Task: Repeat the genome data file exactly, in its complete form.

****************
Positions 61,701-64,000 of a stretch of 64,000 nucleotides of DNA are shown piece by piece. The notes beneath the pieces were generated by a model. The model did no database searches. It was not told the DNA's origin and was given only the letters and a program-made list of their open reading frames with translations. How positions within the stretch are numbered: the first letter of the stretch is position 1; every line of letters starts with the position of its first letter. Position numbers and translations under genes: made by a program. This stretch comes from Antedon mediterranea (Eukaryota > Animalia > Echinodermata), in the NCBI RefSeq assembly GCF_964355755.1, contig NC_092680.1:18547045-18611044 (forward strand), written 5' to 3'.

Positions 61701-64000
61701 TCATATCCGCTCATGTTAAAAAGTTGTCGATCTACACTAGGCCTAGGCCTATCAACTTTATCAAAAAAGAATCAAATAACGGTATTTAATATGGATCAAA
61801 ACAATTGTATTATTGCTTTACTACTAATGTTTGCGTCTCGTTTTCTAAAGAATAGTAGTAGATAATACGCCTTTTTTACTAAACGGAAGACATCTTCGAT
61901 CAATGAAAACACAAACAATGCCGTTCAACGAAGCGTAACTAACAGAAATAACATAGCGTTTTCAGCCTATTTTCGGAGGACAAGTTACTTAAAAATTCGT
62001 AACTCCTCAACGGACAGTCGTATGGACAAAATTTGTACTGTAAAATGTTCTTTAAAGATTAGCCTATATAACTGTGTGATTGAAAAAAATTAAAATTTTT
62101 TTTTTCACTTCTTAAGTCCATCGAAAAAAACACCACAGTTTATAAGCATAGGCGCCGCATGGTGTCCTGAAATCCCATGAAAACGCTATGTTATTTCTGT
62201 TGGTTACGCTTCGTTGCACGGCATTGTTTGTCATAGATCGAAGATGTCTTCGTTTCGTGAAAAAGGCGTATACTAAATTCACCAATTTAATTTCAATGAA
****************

Positions 61,701-64,000 of a stretch of 64,000 nucleotides of DNA are shown piece by piece. The notes beneath the pieces were generated by a model. The model did no database searches. It was not told the DNA's origin and was given only the letters and a program-made list of their open reading frames with translations. How positions within the stretch are numbered: the first letter of the stretch is position 1; every line of letters starts with the position of its first letter. Position numbers and translations under genes: made by a program. This stretch comes from Antedon mediterranea (Eukaryota > Animalia > Echinodermata), in the NCBI RefSeq assembly GCF_964355755.1, contig NC_092680.1:18547045-18611044 (forward strand), written 5' to 3'.

Positions 61701-64000
61701 TCATATCCGCTCATGTTAAAAAGTTGTCGATCTACACTAGGCCTAGGCCTATCAACTTTATCAAAAAAGAATCAAATAACGGTATTTAATATGGATCAAA
61801 ACAATTGTATTATTGCTTTACTACTAATGTTTGCGTCTCGTTTTCTAAAGAATAGTAGTAGATAATACGCCTTTTTTACTAAACGGAAGACATCTTCGAT
61901 CAATGAAAACACAAACAATGCCGTTCAACGAAGCGTAACTAACAGAAATAACATAGCGTTTTCAGCCTATTTTCGGAGGACAAGTTACTTAAAAATTCGT
62001 AACTCCTCAACGGACAGTCGTATGGACAAAATTTGTACTGTAAAATGTTCTTTAAAGATTAGCCTATATAACTGTGTGATTGAAAAAAATTAAAATTTTT
62101 TTTTTCACTTCTTAAGTCCATCGAAAAAAACACCACAGTTTATAAGCATAGGCGCCGCATGGTGTCCTGAAATCCCATGAAAACGCTATGTTATTTCTGT
62201 TGGTTACGCTTCGTTGCACGGCATTGTTTGTCATAGATCGAAGATGTCTTCGTTTCGTGAAAAAGGCGTATACTAAATTCACCAATTTAATTTCAATGAA